By 2020, the genetic diversity of cultivated plants and farmed and domesticated animals and of wild relatives, including other socio-economically as well as culturally valuable species, is maintained, and strategies have been developed and implemented for minimizing genetic erosion and safeguarding their genetic diversity. – CBD Aichi Biodiversity Target 13

The research focuses on a collection of old barley cultivars and landraces from the UK, relevant to Aichi goal 13 ‘to maintain and develop strategies for safeguarding the genetic diversity of cultivated plants’.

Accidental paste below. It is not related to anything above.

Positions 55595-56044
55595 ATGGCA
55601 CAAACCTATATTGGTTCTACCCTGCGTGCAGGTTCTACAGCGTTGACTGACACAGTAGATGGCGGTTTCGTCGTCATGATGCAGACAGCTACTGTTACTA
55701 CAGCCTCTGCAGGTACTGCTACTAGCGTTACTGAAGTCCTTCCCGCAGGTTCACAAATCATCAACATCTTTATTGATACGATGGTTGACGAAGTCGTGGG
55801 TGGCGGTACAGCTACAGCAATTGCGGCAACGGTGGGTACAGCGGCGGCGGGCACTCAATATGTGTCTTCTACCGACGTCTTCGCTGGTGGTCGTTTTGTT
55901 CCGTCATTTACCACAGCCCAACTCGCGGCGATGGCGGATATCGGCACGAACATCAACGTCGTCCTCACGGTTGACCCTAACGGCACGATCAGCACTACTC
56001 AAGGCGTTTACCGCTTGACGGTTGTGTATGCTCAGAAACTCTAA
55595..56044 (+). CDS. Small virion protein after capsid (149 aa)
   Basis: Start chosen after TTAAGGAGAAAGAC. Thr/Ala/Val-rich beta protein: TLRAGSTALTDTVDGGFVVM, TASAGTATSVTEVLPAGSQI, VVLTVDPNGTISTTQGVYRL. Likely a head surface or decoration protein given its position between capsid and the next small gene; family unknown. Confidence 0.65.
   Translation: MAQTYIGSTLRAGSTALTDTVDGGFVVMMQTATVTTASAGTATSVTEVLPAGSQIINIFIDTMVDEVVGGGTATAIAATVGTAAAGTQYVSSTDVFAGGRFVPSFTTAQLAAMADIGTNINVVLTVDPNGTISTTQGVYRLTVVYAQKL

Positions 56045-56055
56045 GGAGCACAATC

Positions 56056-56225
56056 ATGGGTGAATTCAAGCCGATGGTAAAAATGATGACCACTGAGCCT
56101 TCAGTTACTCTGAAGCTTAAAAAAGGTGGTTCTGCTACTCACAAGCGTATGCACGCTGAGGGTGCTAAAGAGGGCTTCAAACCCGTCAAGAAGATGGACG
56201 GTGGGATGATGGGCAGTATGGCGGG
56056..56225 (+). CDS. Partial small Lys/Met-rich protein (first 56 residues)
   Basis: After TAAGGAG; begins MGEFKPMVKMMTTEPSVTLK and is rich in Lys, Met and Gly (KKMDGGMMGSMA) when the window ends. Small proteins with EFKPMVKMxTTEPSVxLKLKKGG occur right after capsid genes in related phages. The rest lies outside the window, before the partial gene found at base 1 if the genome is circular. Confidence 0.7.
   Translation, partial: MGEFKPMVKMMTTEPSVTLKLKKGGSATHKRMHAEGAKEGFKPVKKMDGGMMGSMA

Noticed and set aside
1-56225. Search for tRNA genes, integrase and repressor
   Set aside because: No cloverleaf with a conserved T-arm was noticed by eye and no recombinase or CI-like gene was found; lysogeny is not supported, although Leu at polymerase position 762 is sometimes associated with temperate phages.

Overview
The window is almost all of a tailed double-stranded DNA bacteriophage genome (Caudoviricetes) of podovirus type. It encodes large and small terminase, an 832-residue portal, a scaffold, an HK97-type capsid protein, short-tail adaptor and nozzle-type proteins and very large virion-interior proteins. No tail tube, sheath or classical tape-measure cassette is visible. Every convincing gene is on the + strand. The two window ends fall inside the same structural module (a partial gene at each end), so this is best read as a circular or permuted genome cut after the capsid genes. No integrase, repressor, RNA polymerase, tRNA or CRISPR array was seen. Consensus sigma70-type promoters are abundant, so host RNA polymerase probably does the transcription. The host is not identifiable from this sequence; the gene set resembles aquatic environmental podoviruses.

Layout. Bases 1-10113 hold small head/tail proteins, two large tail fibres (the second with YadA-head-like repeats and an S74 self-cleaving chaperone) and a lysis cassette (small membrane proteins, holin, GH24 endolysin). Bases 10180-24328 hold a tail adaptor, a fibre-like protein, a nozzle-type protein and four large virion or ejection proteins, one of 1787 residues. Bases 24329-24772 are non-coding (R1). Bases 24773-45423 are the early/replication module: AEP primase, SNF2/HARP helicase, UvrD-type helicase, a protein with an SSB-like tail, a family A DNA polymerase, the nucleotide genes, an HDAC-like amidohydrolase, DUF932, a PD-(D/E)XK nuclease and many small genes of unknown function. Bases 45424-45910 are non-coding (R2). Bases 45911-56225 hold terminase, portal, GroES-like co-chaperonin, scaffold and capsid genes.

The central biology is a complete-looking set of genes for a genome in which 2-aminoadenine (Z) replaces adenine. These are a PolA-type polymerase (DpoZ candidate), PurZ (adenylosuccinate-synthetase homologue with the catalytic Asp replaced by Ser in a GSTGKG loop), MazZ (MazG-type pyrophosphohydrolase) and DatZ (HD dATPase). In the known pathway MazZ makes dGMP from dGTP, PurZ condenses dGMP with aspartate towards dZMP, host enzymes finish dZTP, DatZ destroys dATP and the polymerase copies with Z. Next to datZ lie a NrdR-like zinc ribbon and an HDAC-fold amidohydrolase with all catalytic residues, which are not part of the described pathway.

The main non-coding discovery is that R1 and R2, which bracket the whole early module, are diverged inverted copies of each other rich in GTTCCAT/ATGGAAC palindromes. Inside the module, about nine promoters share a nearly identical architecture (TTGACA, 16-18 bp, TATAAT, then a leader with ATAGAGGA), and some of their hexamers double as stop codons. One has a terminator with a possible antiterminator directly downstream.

Maintenance

More than 400,000 accessions of barley are found in gene banks globally and a significant proportion of these are landraces that are presumed to be already adapted to a wide range of environments. The UK has a rich heritage in barley cultivation and we have sourced a collection of locally adapted ‘heritage’ accessions from the UK and Scandinavia, most of which have been grown for hundreds of years, surviving both changes in climate and agricultural practise.  This collection has been multiplied, genotyped and stored as part of the barley underpinning research, along with geo-referenced landraces and wild relatives sourced from genebanks representing the eco-geographic range of barley (WP 2.1.1 & 2.1.2).

Field Trials at Orkney College, University of Highlands and Islands 2016

Developing strategies for safeguarding their genetic diversity